Players and athletes past and present, including David Beckham and Tyson Fury, have joined sports clubs and associations to pay tribute to Her Majesty Queen Elizabeth II on the day of her funeral.
The Queen, who ruled for longer than any Monarch in British history, passed away at her residence in Balmoral, on Thursday, September 8 at the age of 96.
Her funeral took place at Westminster Abbey on Monday, September 19, followed by a committal service at St George’s Chapel, Windsor.
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Horse racing had been the only major sport due to take place on Monday and was postponed, while two Premier League games were postponed over the weekend of September 17-18 due to policing demands ahead of the state funeral.

SPORTS STARS PAY THEIR TRIBUTES

Beckham, who queued for 13 hours to see the Queen lying-in-state prior to the funeral, wrote a message on Instagram which read: "Our Queen is home.
"Today we said a final farewell to Her Majesty The Queen. This week the world has mourned the loss of a unique, inspirational and caring leader.
"People from all walks of life came together in their thousands to show gratitude for our beloved Queen.
"Alongside the incredible ceremony and tradition we have watched a loving family grieve for a mother, grandmother and great-grandmother with dignity and dedication.
"Her legacy of service and devotion to duty will endure. Long live the King."
Boxer Fury was another to post, writing: "I've been off social media for the last 10 days mourning in respect for our Queen who's died.
"I hope the funeral goes well, condolences to the full family and may she rest in heaven for eternity."
Liverpool's Mohamed Salah shared his thoughts, commenting: "Today, the people of Great Britain and the world pay tribute and bid a final farewell to her Majesty Queen Elizabeth II, commemorating her legacy and unwavering service.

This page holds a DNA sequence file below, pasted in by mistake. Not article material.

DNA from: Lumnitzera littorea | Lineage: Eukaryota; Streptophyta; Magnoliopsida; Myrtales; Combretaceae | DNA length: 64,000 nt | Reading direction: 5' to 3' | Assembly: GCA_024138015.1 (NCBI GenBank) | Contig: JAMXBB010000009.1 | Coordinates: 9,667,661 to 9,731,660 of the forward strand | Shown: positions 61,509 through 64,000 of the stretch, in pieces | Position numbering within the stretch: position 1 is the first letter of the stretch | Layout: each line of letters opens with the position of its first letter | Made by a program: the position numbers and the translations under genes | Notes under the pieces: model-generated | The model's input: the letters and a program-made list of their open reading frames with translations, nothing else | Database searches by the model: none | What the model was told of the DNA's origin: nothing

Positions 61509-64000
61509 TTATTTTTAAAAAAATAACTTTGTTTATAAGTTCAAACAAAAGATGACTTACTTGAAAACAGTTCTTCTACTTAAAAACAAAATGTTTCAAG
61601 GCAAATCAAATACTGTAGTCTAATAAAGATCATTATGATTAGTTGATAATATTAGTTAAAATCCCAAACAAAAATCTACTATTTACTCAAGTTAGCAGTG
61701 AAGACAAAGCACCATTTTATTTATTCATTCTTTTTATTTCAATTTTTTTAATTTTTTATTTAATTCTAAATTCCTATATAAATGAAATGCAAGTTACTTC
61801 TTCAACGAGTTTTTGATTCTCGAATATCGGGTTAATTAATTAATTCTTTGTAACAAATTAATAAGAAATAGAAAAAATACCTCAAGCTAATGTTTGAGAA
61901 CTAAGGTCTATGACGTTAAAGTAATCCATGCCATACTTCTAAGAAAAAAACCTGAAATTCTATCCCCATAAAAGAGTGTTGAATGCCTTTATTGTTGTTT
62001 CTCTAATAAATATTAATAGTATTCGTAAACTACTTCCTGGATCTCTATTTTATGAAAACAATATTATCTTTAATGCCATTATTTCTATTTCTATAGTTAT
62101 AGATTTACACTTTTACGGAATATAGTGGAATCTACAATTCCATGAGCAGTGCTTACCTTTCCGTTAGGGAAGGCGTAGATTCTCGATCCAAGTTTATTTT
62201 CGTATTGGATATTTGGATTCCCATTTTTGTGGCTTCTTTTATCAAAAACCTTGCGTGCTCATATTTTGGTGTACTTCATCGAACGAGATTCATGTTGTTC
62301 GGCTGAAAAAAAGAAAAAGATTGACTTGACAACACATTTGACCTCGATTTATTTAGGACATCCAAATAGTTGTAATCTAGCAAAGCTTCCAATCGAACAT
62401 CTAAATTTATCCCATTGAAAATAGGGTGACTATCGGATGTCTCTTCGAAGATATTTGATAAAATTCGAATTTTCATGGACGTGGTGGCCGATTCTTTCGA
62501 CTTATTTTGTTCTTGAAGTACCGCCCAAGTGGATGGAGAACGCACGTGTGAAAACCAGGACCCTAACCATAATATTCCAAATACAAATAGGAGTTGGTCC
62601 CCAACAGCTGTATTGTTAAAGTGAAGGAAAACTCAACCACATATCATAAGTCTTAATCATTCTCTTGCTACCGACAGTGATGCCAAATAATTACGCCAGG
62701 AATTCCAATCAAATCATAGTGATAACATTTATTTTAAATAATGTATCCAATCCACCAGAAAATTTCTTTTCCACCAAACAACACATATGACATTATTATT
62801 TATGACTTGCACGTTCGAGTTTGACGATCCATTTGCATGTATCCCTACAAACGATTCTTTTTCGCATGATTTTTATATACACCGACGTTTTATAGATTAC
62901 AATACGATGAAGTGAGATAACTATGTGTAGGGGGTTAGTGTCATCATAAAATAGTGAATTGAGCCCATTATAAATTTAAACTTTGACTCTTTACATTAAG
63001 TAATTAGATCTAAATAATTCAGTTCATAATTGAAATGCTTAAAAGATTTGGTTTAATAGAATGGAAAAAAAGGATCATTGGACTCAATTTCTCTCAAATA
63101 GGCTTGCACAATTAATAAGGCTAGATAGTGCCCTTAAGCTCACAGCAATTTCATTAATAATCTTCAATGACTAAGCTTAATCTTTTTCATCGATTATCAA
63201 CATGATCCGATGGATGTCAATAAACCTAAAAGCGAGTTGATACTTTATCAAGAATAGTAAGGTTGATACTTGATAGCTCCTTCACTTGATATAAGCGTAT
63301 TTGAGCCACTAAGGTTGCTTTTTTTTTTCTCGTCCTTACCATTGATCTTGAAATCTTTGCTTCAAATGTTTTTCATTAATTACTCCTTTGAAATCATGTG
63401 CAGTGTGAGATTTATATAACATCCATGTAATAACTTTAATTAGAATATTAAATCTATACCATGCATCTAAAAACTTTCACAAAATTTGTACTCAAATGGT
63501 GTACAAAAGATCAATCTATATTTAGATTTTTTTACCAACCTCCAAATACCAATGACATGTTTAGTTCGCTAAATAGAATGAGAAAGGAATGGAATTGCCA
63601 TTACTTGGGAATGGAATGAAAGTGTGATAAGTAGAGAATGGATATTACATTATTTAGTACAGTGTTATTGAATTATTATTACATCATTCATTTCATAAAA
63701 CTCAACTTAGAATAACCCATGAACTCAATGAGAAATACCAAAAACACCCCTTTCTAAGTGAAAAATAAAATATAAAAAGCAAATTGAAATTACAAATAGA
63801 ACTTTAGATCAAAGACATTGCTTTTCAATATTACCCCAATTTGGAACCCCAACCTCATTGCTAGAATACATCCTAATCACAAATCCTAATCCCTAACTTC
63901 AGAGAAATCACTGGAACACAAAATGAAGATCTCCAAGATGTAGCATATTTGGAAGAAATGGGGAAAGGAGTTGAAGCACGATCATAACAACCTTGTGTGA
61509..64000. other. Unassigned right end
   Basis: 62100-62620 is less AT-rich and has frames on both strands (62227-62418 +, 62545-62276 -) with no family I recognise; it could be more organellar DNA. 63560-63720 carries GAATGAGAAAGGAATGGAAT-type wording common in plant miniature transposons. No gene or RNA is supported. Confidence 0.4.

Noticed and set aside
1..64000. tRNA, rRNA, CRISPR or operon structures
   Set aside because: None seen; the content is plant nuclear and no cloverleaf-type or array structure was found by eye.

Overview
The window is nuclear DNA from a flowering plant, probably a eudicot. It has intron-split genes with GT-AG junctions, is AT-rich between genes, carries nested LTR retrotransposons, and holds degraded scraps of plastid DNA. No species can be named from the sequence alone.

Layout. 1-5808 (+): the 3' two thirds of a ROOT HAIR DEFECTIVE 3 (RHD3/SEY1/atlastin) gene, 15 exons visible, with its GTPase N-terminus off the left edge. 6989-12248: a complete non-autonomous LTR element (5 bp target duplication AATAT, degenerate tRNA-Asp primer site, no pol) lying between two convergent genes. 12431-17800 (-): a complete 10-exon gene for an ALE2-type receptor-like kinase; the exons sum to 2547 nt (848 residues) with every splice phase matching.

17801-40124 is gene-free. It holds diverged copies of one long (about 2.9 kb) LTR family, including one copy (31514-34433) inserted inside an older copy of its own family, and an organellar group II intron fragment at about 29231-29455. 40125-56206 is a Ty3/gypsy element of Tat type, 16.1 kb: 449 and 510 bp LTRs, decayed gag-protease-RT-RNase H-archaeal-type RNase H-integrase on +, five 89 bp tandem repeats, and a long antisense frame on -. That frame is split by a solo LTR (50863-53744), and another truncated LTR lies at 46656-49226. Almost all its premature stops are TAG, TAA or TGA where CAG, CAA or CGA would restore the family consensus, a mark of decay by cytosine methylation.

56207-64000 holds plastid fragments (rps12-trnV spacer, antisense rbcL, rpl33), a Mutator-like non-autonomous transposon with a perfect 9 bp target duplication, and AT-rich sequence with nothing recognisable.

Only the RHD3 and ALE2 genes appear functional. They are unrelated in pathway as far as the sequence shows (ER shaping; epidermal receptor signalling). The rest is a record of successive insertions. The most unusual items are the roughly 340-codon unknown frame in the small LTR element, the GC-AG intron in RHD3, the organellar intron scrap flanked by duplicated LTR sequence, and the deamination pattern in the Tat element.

"My thoughts are with the Royal Family on this historic and emotional day."
Eurosport's special commemorative show, Her Majesty Queen Elizabeth II: A Sporting Tribute, which aired on Monday evening, saw a number of other British sports stars pay tribute to Queen Elizabeth II.
Five-time Olympic gold medallist rower Sir Steve Redgrave, who was awarded his knighthood by the Queen, said: "I can't think of anybody over the last 70 years that has come close to promoting our country around the world, and embracing, recognising people's achievements, and just being a fantastic figurehead."
Three-time London Marathon winner Paula Radcliffe said: "I've always really, really admired the Queen, and I think it is very hard to put into words what she meant to all of us."
Virginia Wade, who was presented with the Wimbledon title in 1977 by the Queen, said: "She will always be the Queen, we will never stop talking about her. We will always be telling stories from everyone who ever met her.
"Always in my upbringing and as I grew up she was there, she was the ultimate.
"She was this magnificent person and you really did bow down in deference and appreciation of her."
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